Warner Bros. Discovery (WBD) has cut 14% of its HBO Max workforce.
The company eliminated approximately 70 jobs across Casey Bloys’ organization after announcing that the streaming service will combine with Discovery+ to be one platform, set to launch next summer.
A new report from CNBC adds that the layoffs primarily impacted the division’s reality, casting and acquisitions departments.
No shows will be canceled as part of the job cuts, the report noted, although other impacted departments include business affairs, programming and production.
The layoffs, which analysts have described as "inevitable" after CEO David Zaslav announced plans to slash $3 billion worth of costs over the next two years, adds to the company's broader restructuring efforts.
Geetha Ranganathan, Bloomberg Intelligence senior media analyst, previously told Yahoo Finance that the combined service "makes sense" given the portfolio of assets with Discovery's content leaning more global and nonfiction, while HBO Max is comprised of more expensive, higher quality scripted programming.
She added that the decision also makes sense from a financial perspective given the duplicate management costs.
Combining the two entities "makes the product all the more robust — a must-have kind of service, which is exactly what their approach is going to be," the analyst predicted.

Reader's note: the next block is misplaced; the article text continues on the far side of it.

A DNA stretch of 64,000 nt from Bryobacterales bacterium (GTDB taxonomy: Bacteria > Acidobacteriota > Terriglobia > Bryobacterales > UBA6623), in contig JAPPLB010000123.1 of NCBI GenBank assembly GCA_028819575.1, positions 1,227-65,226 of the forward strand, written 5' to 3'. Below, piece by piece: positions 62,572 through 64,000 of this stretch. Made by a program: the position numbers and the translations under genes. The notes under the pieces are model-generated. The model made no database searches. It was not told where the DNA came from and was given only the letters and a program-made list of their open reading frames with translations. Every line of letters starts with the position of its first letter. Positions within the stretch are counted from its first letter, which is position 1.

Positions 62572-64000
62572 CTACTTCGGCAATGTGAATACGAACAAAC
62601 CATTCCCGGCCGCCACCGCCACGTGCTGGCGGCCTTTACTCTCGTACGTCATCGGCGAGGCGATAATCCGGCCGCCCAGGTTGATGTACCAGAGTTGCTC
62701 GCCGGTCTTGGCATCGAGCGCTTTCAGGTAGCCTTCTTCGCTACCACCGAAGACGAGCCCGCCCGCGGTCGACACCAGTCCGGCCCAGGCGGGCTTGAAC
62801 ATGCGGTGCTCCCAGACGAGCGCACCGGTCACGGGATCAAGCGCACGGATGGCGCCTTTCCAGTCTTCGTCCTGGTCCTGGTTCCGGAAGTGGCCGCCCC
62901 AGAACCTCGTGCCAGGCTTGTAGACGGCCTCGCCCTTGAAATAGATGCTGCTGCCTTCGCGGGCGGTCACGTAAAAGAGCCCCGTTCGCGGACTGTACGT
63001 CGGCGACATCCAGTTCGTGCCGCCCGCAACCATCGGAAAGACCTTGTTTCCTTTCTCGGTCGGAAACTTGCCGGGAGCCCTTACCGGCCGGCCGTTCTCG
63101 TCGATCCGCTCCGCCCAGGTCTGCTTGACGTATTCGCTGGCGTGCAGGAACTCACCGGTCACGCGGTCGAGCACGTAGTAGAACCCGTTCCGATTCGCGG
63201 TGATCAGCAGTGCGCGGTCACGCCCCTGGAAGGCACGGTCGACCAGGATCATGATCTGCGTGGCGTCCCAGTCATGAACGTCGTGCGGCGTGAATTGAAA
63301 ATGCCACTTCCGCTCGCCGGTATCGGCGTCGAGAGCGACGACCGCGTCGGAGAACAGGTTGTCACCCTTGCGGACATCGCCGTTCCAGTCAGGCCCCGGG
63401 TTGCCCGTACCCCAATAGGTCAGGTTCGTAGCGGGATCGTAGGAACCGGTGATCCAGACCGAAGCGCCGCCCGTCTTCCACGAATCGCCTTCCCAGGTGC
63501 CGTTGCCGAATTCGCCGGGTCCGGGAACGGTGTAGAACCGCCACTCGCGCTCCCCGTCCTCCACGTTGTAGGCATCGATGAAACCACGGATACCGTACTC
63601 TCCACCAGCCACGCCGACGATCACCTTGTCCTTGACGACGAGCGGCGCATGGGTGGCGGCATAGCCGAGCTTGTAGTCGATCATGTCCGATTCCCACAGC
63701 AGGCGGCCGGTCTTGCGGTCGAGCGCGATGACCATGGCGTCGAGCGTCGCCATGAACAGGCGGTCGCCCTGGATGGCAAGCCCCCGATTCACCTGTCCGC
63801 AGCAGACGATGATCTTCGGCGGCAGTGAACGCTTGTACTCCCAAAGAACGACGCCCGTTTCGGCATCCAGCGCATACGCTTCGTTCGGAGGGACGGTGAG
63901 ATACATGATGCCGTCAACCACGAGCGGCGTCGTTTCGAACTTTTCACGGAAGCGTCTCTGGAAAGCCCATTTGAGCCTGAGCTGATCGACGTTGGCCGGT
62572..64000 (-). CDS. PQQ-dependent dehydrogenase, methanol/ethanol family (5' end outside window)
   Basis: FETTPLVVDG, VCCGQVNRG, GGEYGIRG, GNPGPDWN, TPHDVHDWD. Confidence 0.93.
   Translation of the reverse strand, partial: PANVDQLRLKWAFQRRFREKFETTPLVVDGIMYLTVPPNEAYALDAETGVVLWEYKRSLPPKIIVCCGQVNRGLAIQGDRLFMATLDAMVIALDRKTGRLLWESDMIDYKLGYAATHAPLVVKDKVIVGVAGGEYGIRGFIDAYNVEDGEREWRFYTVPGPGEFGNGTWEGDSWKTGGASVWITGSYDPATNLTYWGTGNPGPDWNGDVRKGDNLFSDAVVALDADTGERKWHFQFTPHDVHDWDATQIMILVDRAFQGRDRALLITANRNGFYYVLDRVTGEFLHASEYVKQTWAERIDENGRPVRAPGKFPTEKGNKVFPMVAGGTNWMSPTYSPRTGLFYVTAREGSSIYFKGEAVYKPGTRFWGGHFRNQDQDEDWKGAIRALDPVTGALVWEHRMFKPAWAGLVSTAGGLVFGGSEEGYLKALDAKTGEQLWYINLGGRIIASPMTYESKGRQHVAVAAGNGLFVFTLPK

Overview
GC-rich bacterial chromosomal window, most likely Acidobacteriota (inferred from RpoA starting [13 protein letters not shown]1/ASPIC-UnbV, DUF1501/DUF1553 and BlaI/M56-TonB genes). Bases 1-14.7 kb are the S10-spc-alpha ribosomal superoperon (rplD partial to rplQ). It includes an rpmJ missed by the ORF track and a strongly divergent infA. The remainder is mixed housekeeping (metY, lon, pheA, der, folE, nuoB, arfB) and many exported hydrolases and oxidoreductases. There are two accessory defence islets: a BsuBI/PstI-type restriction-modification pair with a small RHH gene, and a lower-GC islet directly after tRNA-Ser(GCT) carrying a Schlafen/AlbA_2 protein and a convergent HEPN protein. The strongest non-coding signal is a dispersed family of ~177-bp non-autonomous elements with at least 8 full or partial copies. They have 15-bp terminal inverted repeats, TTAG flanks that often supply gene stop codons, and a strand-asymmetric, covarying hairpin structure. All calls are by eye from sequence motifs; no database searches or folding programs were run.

In the interim, the two services will share content. The company provided an update on its programming prior to the announcement, revealing that select content from Chip and Joanna Gaines' Magnolia Network will arrive on HBO Max in September. It will remain available on Discovery+, as well.
Additionally, CNN will receive its own hub on Discovery+ that will include original series like "Stanley Tucci: Searching for Italy" and "Anthony Bourdain: Parts Unknown."
The media giant reported a $3.42 billion loss in the second quarter, partly due to obstacles related to its recent merger.
It now expects 2022 adjusted EBITDA to come in between $9 billion and $9.5 billion, a decline from previous forecasts of $10 billion. Management also cut its full-year 2023 EBITDA guidance from $14 billion to $12 billion.
"This raises the question of what is the growth path for this company, because there's no imminent catalyst," Ranganathan warned.
She explained that the streaming business largely relies on future execution while the majority of the company's revenues remain tied in its legacy TV business — a risk as consumers cut the cord.
"The end of 2022 and into 2023 — it looks pretty bleak," the analyst continued.
Alexandra is a Senior Entertainment and Food Reporter at Yahoo Finance. Follow her on Twitter @alliecanal8193 and email her at email@example.com